Tesla’s taste for Apple is voracious

Chris Davies - Feb 6, 2015, 9:03 am CST
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Tesla’s taste for Apple is voracious

Tesla‘s appetite for new blood as it develops the Model S and new electric cars has a taste for fresh fruit, with CEO Elon Musk admitting that Apple staff are hire of choice. Musk’s car company has turned to Apple employees or ex-employees more than those from any other firm as it builds its teams, in fact, more so in fact than from the traditional car makers. Meanwhile, despite offering what are said to be huge signing bonuses and pay bumps, Apple is reportedly struggling to return the favor and poach staff from Tesla.

“From a design philosophy, [Apple] is relatively closely aligned,” Musk told Bloomberg Business.

That seems enough to bring Tesla at least 150 people who previously received their paycheck from the Cupertino giant. Apple has declined to comment on the report, though Musk claims that the iPad maker has offered $250,000 signing bonuses and up to 60-percent bumps in salary to Tesla employees willing to switch.

“So far they’ve actually recruited very few people,” Musk points out.

It’s not just engineers joining Musk’s EV efforts, however. The hires have included former Apple legal team experts and staff from HR and other divisions.

Part of the appeal – beyond Elon Musk’s own go-getter attitude – is Tesla’s geeky approach to automotive, which sets it apart from the more established car makers. While sales of the Model S and the Roadster before it were relative drops in the ocean compared to what the big names in the sector were shifting, Tesla mindshare is considerably higher, particularly among those looking for the next big thing in mobility.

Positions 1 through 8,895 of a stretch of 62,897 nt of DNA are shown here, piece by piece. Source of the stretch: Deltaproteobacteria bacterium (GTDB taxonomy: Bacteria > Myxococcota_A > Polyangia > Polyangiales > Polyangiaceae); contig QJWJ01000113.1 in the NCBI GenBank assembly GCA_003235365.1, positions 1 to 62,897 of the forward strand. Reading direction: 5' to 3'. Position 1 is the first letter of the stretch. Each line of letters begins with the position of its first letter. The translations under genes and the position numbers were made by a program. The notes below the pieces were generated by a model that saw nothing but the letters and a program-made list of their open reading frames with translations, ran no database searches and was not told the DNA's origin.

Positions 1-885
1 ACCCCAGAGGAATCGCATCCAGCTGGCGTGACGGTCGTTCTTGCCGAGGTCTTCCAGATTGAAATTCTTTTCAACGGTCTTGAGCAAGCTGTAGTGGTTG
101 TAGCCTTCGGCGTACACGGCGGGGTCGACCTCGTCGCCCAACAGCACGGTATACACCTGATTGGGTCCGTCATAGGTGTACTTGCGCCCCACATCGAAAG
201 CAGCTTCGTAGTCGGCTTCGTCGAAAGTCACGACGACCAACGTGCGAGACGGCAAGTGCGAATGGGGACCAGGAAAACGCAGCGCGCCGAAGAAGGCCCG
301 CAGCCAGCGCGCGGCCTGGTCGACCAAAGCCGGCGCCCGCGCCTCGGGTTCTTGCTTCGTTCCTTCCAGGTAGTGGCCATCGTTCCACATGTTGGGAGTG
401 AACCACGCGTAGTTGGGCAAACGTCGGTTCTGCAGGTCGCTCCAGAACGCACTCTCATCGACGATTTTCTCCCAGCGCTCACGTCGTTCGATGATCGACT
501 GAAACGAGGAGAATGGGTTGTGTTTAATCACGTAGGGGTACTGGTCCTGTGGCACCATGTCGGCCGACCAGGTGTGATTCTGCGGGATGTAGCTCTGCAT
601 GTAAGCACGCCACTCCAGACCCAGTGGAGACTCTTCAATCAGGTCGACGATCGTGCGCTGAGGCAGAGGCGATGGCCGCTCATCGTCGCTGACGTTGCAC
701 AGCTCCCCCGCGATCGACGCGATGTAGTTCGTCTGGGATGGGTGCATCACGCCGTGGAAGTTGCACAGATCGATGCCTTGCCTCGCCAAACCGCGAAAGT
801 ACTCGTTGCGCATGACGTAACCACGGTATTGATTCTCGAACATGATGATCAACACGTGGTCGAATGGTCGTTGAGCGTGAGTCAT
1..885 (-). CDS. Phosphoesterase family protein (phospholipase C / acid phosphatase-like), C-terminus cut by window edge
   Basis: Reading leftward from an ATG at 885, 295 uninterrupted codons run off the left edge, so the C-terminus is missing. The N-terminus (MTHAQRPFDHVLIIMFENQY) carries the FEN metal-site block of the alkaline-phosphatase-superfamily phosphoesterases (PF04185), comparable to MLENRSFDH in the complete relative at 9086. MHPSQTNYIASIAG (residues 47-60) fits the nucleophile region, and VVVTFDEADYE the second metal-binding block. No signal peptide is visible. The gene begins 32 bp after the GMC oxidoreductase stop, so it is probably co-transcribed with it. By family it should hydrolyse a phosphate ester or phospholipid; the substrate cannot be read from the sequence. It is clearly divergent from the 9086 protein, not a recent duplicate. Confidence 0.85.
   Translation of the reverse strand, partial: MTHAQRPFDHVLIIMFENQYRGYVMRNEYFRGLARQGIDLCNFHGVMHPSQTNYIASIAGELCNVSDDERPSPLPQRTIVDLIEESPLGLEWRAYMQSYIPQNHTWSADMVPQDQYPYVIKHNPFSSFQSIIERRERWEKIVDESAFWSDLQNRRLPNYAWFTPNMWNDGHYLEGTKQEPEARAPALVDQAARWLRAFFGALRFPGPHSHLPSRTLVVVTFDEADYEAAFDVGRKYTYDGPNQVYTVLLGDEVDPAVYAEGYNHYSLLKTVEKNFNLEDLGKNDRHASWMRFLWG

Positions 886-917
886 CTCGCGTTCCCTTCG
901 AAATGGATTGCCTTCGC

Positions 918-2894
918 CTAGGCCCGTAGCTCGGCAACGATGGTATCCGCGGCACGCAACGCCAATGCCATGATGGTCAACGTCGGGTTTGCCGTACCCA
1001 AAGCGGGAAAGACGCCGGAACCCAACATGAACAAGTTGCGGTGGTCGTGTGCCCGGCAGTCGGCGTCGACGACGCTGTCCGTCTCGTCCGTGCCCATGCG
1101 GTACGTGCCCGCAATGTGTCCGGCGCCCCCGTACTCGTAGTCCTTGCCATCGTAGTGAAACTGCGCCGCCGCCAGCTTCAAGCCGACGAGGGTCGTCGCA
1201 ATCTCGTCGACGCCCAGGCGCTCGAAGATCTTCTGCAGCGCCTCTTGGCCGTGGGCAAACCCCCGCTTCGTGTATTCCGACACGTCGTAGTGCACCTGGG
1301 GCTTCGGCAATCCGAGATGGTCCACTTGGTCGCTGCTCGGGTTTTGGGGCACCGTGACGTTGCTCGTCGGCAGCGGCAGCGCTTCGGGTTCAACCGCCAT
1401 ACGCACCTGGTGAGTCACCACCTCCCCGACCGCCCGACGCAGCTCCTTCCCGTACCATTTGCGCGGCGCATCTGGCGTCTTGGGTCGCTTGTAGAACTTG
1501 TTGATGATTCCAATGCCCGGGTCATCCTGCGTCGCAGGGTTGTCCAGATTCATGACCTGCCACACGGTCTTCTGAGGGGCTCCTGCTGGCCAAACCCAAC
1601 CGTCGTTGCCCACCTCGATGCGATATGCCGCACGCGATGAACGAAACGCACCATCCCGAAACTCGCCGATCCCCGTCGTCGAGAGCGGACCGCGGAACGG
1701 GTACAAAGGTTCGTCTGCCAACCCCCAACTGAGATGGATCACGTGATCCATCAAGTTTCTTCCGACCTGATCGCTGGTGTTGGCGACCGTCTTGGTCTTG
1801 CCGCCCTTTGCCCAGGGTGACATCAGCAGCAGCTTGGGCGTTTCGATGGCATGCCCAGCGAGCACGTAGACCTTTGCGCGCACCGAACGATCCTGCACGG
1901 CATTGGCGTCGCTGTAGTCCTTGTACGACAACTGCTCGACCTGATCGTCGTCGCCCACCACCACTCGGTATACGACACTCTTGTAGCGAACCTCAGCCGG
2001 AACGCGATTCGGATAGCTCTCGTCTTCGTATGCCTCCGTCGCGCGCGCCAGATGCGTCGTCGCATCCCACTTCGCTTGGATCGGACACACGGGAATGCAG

That of course includes the electric powertrain, recently upgraded to AWD and with an “Insane Mode” already terrifying passengers, but extends to both cabin tech, such as the huge touchscreen that dominates the center stack, and the core ethos of the firm.

Tesla regularly pushes out free updates to owners, for instance, delivering revamped software that adds features and tweaks existing technology to improve cars incrementally. A recent improvement, for instance, boosted top-speed and efficiency in one fell swoop.

Tesla is unlikely to be the last car company to go sniffing around traditional tech sector engineers to bolster its teams. Ford, for instance, opened its new Palo Alto R&D center last month, with executives pointing out that the location was essential because it put the firm right around the block from the rest of the tech world, including Tesla.

SOURCE Bloomberg


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